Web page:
Is Typescript a language or a linter?

As a longtime TypeScript developer, I often get annoyed when people refer to TypeScript as its own programming language. I believe this characterization can be misleading, so I wanted to write this post explaining why I view TypeScript more as a linting tool than a standalone language.

Why I View TypeScript More as a Linter Than a Language

The motivation stems from my daily usage of TypeScript and where I see its real value arising for me as a developer. While it technically compiles to JavaScript, the vast majority of what I leverage is the linting and type checking that catches errors and enforces best practices in my code. This linting behavior is what dominates my TypeScript experience.

Since the TypeScript code itself is not runnable, and the output JavaScript is incidental, I wanted to put forth the argument that the core of TypeScript is this linting capability. The post comes from my desire to clarify this nuance and why TypeScript feels more like a linter through the lens of a practicing full stack developer actually writing TypeScript daily. I hope it provides food for thought around how we categorize and describe this important tool.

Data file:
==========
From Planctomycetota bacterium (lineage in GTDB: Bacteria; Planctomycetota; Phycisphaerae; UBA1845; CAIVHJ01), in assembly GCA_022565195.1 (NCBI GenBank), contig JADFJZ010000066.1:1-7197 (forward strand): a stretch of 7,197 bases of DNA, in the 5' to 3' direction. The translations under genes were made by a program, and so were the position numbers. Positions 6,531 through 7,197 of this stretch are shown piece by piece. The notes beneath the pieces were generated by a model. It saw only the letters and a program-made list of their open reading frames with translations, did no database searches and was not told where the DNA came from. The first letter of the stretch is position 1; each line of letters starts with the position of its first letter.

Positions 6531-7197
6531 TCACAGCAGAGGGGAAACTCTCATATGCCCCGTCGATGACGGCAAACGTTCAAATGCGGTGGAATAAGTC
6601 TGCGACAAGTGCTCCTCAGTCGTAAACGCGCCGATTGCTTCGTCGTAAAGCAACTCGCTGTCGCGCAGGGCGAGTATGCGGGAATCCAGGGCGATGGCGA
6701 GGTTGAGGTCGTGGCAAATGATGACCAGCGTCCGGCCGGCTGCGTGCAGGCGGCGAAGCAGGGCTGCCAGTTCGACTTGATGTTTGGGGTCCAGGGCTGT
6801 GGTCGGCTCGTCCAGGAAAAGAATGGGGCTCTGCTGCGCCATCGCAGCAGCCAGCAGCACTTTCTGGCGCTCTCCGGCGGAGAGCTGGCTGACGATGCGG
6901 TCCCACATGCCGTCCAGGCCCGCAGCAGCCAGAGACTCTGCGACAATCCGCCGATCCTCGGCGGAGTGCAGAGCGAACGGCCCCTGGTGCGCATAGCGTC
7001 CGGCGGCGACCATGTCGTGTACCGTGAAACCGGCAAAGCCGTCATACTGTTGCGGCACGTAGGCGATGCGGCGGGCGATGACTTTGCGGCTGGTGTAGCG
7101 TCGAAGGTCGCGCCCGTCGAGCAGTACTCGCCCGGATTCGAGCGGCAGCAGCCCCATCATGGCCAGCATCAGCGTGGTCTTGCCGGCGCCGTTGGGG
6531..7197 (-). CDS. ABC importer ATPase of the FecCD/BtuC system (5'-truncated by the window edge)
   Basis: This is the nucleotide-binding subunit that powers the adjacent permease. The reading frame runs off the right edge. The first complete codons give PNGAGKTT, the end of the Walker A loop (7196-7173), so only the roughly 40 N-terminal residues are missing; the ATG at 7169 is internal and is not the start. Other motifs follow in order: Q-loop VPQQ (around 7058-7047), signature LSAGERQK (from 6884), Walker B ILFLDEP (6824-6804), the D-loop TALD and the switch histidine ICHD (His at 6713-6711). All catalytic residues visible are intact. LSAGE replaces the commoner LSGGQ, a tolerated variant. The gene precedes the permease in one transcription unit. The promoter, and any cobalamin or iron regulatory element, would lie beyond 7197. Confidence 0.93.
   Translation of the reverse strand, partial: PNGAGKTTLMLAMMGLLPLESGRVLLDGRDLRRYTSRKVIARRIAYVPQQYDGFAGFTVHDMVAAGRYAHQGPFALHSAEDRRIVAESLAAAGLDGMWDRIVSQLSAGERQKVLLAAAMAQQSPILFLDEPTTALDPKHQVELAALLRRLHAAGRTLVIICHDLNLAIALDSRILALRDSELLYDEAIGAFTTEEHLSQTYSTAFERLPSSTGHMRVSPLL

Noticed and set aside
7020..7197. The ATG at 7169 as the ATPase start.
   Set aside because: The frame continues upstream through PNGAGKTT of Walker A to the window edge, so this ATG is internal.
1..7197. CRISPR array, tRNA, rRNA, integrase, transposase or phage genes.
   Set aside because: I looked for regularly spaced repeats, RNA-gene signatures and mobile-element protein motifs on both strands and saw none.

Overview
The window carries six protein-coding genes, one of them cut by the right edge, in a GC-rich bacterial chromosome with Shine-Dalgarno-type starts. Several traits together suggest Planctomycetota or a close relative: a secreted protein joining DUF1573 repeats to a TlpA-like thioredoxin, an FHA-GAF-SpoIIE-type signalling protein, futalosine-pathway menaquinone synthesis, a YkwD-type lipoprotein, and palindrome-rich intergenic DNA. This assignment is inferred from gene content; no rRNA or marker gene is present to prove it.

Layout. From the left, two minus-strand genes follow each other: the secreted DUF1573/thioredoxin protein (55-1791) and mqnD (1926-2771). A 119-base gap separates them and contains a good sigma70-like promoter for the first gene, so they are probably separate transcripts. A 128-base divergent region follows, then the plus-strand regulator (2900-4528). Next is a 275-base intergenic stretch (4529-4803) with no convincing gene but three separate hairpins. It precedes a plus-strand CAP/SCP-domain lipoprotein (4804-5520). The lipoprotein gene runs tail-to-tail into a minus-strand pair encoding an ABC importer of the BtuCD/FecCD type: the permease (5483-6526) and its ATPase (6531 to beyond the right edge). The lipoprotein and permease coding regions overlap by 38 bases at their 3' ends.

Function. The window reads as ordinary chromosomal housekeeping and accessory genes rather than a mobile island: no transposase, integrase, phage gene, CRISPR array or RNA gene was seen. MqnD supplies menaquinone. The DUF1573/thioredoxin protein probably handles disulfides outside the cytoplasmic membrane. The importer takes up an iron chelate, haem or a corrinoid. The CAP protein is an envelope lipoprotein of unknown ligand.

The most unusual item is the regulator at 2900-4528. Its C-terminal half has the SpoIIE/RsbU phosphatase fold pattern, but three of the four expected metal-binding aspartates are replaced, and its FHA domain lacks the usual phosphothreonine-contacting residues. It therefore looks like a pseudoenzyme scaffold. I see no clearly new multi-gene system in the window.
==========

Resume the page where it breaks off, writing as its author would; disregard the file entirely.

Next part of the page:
I tend to think of it more as a linter for JavaScript rather than a full-fledged programming language. Here's why from my experience:

TypeScript Code Isn't Directly Executable

First off, TypeScript code itself is not executable. It has to be compiled down to plain JavaScript before it can actually run. Pure TypeScript cannot be executed on its own. This is quite different from traditional programming languages that can be interpreted or compiled directly into executable code.

The Core Value Comes From Type Checking

The main value of TypeScript comes from its static type checking and error catching as you write code. It's constantly analyzing your types and usage in the background, giving you real-time feedback and catching bugs early. This provides a lot of the same benefits as a linter like ESLint.

In fact, there's significant overlap in the types of issues that TypeScript and ESLint will identify - unused imports, missing declarations, mistyped variables, etc. The type checking is just another form of linting.

The Output JavaScript is Secondary

When I'm actually writing TypeScript on a daily basis, most of what I'm experiencing is this linting behavior rather than any features specific to TypeScript as a language itself. The compiler outputs JavaScript that I don't really interact with.

But the linting makes my code more robust, helps enforce best practices, and catches a whole class of errors before they occur. The red squiggly lines have become invaluable.

Why I Prefer "Linter" Characterization

So while TypeScript straddles the line between a language and a linting tool, as a developer working in TypeScript every day, it feels much more like the latter. The type checking is what provides the real value. The output JavaScript is secondary.

You could maybe argue that half of TypeScript is a language while the other half is a linter. But during development, the linting experience and feedback loop dominates. This is why I tend to think of TypeScript more as just a smart linter for JavaScript than a full language in its own right.